The "deans" of church music can be temporal, denominational, and regional. One might be a hymn-writer, another a composer, another an organist or music director - anyone that has exerted great positive influence beyond her or his immediate circle or place of service.
If I were to begin to list the "deans" that come to my mind today, it would be long, and it would be difficult to cut it off, and I would have to keep coming back to it, and readers would leave comments wondering why I hadn't included the most obvious "dean" ... [insert Dean of Choice here]
In fact, that's a pretty great idea: who would be your "dean of choice" in church music? Living or historical?
I am reflecting on this today following a delightful lecture with Q & A, by Dr. Donald P. Hustad. Usually when I quote Dr. Hustad, I will add, "he is the dean of evangelical church music." Well, and it is sort of hard to argue against that statement, but I will say that he is to me, anyway.
- Every hymnal I have used in music study and in ministry, has been edited by Donald P. Hustad
- His book Jubilate: Church Music in the Evangelical Tradition and Jubilate II: Church Music in Worship and Renewal have done for mainstream evangelical music history, what others have done for mainline and liturgical traditions.
- With a foot firmly planted in gospel music and evangelistic crusades, he has nevertheless been a champion of both classic ecumenical hymnody and the renaissance of hymn writing in the UK and US over the past 50-60 years.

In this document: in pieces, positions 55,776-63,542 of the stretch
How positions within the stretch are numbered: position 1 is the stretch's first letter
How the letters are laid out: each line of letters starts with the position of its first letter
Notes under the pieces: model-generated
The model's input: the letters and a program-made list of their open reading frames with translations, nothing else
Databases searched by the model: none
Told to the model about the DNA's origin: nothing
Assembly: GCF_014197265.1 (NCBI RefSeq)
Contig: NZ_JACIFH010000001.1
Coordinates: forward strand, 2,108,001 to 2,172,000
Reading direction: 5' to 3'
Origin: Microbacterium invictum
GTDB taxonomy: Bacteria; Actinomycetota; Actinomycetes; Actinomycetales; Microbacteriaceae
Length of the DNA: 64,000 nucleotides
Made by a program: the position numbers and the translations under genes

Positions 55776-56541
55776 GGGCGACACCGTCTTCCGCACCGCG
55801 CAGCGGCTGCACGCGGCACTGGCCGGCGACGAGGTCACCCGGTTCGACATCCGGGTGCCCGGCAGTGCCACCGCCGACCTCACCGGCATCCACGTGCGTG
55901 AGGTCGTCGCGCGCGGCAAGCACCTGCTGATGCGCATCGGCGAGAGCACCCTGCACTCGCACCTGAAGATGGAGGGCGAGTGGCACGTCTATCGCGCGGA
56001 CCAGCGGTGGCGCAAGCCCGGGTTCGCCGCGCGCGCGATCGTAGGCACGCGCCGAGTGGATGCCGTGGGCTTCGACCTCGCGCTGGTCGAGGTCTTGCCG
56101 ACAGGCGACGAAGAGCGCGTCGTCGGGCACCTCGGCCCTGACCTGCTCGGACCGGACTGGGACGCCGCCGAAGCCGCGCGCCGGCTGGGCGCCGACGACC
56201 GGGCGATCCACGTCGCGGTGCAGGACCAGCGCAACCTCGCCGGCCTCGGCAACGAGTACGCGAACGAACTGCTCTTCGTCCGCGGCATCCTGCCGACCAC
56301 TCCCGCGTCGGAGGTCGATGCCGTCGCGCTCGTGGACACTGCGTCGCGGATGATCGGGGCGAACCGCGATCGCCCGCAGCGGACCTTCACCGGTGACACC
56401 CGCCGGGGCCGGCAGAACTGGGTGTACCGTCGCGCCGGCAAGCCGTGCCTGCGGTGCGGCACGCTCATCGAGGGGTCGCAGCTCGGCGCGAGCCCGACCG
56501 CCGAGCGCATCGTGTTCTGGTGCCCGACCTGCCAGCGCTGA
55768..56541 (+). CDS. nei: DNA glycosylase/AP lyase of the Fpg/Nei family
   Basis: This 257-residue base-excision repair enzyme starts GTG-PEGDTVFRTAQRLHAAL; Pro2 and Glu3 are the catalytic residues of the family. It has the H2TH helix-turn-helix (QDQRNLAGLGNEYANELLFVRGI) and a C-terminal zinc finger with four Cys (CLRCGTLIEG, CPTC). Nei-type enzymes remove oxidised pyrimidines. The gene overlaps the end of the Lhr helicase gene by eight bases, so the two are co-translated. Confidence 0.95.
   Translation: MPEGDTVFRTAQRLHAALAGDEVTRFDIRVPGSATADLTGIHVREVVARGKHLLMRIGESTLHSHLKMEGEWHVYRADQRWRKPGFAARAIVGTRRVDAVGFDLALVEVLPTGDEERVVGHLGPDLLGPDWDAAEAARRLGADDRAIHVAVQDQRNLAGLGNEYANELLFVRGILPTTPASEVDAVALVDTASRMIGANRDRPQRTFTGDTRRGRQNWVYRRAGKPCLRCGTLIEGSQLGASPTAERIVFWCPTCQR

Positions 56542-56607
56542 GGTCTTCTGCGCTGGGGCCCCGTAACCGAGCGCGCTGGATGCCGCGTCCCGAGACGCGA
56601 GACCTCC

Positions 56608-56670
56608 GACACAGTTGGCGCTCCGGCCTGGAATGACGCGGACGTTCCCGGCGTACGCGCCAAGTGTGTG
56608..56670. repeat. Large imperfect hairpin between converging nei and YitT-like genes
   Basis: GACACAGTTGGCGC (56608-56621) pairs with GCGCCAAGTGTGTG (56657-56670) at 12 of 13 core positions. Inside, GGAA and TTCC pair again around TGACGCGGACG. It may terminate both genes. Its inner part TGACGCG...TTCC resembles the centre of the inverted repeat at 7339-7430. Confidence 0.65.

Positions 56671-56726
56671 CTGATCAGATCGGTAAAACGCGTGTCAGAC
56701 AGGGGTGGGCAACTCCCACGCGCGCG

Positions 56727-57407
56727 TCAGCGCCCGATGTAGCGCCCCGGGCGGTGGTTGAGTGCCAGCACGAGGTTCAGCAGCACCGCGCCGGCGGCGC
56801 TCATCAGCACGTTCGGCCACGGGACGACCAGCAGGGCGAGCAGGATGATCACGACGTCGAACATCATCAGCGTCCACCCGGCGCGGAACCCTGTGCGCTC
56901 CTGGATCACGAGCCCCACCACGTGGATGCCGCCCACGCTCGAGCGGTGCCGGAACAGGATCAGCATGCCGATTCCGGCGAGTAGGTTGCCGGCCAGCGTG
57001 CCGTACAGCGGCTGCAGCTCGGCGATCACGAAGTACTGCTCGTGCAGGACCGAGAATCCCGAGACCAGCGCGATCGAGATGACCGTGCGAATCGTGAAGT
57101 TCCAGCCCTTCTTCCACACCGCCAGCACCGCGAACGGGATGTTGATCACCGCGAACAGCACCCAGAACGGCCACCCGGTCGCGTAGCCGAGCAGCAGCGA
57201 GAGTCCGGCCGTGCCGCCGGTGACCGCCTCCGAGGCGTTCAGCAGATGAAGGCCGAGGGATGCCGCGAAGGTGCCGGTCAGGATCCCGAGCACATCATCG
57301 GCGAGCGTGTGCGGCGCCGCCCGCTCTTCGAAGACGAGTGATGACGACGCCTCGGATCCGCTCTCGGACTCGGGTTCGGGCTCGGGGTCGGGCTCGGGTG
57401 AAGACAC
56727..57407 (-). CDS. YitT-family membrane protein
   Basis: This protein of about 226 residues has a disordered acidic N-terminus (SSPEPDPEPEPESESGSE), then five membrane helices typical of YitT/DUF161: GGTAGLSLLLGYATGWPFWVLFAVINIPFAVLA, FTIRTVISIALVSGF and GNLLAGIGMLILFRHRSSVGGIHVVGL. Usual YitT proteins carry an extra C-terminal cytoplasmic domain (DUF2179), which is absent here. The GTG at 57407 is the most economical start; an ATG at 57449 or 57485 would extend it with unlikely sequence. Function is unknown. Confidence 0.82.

- He continues to challenge the evangelical church to honesty and faithfulness in congregational song, without being a snob.
At 91 years of age, Dr. Hustad is vibrant and unquestionably lucid. His speaking voice is unchanged since I first heard him speak some 30 years ago. He is unfailingly gracious.
Today he spoke on the campus of Wheaton College: "On Editing Hymnals - Duty & Delight, with Some Incongruities & an Uncertain Future." I hope the College will make this talk available online. Dr. Hustad's work with hymnals spanned the 2nd half of the previous century, and his awareness of what is current is impressive. It was a fascinating journey, part autobiography, part appreciation for the work of many. At the end, there was a sense of his gratitude for this life work.
Dr. Hustad will not be with us forever, and there are others of his generation who continue to exert a healthy and abiding influence on church music and musicians. There are also of the generation behind him - and of my generation, and of that behind me - who are "the deans of church music." I am thankful for the privilege to learn from him, and them, and you, along the way.